Reading dates: 18 November – 17 December 2017
Phantom is crime fiction as I like it: a well paced story, in an atmospheric place, with good, solid characters and a plot I can follow to the minutiae while it still surprises me. The storyline is clever, involving Harry Hole’s personal and professional lives as well as big picture issues (drug cartels, immigration, families falling apart). Two things let it down: Harry’s ability to recover from injuries which would kill anyone else (the gaffa tape around the neck was too much) and the word-smithery. Nesbø has tried to experiment by intermingling Gusto’s account (a letter, a recording, a ghost?) with the third person narrator telling most of the story, but they do not work together. Why is Gusto telling this to his foster (or perhaps real) dad? Just to mirror Oleg’s narrative with Harry? I just found that odd, even though his view point is necessary in the novel. It is not David Peace, though, and perhaps some of it might be due to the translation.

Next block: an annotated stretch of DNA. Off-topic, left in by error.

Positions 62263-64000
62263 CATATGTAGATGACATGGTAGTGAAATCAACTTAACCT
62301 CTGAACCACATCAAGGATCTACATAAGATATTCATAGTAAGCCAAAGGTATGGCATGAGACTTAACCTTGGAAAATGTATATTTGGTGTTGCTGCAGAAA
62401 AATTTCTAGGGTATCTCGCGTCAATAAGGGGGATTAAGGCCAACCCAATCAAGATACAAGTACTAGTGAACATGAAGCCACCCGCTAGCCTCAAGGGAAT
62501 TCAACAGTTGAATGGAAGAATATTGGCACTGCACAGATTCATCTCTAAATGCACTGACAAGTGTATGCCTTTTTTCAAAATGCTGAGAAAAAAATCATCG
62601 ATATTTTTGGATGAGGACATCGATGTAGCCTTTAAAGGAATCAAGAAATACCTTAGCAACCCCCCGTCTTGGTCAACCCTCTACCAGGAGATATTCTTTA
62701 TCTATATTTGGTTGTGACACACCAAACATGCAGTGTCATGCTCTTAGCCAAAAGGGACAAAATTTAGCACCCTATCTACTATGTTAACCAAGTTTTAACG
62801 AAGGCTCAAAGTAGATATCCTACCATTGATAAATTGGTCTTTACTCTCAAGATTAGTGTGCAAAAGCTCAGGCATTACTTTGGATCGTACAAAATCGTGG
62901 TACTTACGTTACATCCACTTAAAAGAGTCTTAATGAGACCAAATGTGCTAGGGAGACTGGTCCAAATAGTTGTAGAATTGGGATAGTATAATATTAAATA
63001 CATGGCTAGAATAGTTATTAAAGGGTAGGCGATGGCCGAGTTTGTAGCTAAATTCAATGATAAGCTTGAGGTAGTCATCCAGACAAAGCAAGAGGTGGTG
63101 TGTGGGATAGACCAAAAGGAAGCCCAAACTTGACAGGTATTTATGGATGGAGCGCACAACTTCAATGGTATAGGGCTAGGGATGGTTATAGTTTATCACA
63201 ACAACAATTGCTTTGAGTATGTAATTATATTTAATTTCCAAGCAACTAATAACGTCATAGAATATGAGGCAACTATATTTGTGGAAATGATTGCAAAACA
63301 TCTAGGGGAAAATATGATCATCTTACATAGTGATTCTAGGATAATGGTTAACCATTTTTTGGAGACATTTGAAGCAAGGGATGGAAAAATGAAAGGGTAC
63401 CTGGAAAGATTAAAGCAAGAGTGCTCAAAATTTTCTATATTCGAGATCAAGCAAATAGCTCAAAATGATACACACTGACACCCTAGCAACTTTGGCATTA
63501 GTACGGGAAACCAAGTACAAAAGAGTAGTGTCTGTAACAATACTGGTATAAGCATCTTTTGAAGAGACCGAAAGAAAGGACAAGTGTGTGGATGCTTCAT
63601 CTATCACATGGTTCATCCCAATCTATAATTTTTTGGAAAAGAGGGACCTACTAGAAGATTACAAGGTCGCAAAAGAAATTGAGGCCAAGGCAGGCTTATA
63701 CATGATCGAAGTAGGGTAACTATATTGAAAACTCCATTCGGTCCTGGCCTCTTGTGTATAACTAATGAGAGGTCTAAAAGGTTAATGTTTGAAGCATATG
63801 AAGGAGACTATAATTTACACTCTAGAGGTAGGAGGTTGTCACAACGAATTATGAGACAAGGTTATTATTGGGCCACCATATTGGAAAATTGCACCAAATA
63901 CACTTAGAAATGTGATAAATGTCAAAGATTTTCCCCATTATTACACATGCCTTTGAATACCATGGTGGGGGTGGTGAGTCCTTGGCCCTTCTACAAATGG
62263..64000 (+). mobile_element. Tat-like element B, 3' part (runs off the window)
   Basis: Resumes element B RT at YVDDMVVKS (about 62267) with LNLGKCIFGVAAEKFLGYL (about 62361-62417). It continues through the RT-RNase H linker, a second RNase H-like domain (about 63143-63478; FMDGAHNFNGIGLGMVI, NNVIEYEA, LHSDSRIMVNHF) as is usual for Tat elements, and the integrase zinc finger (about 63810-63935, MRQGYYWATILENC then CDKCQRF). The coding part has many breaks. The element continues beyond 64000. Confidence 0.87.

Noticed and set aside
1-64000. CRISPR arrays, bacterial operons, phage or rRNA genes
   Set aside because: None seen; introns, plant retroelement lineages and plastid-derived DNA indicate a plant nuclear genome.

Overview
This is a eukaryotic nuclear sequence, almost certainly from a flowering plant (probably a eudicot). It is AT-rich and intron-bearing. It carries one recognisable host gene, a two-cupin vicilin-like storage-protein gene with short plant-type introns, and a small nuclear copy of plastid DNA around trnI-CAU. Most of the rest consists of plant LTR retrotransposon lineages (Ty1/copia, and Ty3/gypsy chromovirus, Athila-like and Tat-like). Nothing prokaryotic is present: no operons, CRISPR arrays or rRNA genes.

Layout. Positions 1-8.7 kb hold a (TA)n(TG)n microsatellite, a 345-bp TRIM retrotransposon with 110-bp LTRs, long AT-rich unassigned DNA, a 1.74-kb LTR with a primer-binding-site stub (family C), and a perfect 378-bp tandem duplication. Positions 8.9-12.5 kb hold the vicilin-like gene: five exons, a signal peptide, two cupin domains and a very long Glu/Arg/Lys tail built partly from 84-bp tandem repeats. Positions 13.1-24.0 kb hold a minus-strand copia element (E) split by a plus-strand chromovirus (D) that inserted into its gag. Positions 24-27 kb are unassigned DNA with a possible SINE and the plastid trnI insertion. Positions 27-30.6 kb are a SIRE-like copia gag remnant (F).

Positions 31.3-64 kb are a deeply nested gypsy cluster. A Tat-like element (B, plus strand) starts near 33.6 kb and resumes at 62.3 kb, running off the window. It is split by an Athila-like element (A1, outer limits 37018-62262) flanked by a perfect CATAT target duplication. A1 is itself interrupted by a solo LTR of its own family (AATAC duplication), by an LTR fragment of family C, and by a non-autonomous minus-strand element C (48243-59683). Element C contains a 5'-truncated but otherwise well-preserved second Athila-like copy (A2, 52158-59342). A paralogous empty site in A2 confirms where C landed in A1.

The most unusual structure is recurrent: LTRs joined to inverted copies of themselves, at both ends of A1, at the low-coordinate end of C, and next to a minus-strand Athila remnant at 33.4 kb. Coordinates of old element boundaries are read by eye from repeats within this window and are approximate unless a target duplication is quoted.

In any case, I cannot stop now. I found this to be my perfect Christmas read and it is not yet Christmas, so I will be going to the next Harry Hole straight away. I needed a bit of good old silly escapism, and Phantom is 4 stars because it fulfils that role very well.